This last week I had a couple of trading ideas that initially looked great on the chart, but then failed. So, why did they not work out?
I was analysing crude oil and was seeing more bullish behaviour. So, what went wrong then?
One of the major reasons why this trade was not as fitted to attract more buyers as I wished was the general trend of the market. There was an established downtrend, and usually it takes more time to get buyers after such a bearish trend.
The second reason was that I did not follow price action as precisely as I should have. After the inside day that formed on the daily chart, I did not follow next day’s candle which was an inside bar within the inside bar.
That is a very rare pattern, that usually leads to a trend continuation. The first inside bar shows signs of reversal, but the second inside bar rejects them.
That is a great example of why price action is so powerful, only if you have the courage and patience to follow it.
Lessons learned from the 1st trade and what to improve: You need to continue looking at the daily chart no matter how certain you are that a trend will reverse. Try to eliminate all certainties in trading and expect all possible outcomes. One candle leads to another and you should follow all of them!
Second Failed Trade
The second trade idea that I shared with you was posted on my website on Thursday.
So, why it did not work after re-analyzing the outcome.
I wanted to take a trade that was again against the major trend. The EURUSD pair was in a downtrend and there was an inside bar that formed on the daily. I took a small trade before the end of the trading day
It was Thanksgiving and there were fewer traders trading and willing to push the price higher
The candle that formed after the inside day candle was a bearish rejection candle, which bodes for more sellers or lack of buyers at least
Lessons learned from the 2nd trade and what to improve: I did not pull out of my trade once I saw a bit of profitability and completely ignored the bearish rejection candle that formed on the daily chart. Of course next day’s candle was a red candle as shown below:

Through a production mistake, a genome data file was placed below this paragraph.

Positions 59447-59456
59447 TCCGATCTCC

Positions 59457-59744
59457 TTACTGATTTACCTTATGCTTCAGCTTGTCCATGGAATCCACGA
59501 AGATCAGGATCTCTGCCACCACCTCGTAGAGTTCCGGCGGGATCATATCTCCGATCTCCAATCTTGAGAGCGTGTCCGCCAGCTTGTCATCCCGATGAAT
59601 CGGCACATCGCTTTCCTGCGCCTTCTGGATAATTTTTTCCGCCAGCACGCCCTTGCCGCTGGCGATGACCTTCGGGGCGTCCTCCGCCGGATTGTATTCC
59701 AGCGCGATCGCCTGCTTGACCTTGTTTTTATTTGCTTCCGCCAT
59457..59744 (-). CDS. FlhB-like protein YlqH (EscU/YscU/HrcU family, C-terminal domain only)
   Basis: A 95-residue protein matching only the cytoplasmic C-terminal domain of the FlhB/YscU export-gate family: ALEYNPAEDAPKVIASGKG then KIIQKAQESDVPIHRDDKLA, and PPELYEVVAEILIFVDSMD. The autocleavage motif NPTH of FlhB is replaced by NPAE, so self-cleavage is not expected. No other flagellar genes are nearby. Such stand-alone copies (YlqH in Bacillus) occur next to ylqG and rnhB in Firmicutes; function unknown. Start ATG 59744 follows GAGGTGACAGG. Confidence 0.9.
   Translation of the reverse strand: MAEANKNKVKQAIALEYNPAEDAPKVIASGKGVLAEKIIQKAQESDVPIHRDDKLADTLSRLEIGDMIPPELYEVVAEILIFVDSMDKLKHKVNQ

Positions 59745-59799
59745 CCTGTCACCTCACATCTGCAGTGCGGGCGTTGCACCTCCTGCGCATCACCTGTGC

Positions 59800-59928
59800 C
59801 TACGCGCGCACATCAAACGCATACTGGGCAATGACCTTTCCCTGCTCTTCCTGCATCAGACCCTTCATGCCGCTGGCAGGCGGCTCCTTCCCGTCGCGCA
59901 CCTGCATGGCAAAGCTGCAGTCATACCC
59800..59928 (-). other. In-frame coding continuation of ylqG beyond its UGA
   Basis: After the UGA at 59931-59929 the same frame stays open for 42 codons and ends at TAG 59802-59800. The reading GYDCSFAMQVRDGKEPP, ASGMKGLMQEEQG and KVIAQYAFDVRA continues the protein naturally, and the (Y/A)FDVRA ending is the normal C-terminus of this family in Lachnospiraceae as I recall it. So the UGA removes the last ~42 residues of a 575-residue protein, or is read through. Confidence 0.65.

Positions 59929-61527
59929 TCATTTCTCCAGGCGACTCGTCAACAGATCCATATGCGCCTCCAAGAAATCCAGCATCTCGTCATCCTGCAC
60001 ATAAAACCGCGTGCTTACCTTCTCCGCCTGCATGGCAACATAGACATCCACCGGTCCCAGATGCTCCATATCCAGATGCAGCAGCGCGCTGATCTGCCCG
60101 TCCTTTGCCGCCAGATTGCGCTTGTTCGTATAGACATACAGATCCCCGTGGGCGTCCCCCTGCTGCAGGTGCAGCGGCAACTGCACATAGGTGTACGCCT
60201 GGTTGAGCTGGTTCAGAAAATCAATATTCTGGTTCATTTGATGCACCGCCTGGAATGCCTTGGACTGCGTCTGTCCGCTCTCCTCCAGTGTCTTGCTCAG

So, all in all, these were initially good-looking trades, but in the end they did not tick all the boxes and failed.
We as traders are responsible to monitor closely each and every trade from open to close.
Even though I am being very strict on myself (that is how you should be, too), I do realise that we as humans will continue doing mistakes.
No matter how experienced we are and how many years we have under the trading belt, failing some trades is part of this business. If you are not willing to accept that and move on, you should be probably not trading at all.
The sooner you realise that, the quicker you will understand how important money management and position sizing are.
Taking a trade is just a part of the trading game- maybe 5%.
The other 95% are psychology, money management and discipline!
This material is written for educational purposes only. By no means do any of its contents recommend, advocate or urge the buying, selling or holding of any financial instrument whatsoever. Trading and Investing involves high levels of risk. The author expresses personal opinions and will not assume any responsibility whatsoever for the actions of the reader. The author may or may not have positions in Financial Instruments discussed in this newsletter. Future results can be dramatically different from the opinions expressed herein. Past performance does not guarantee future results.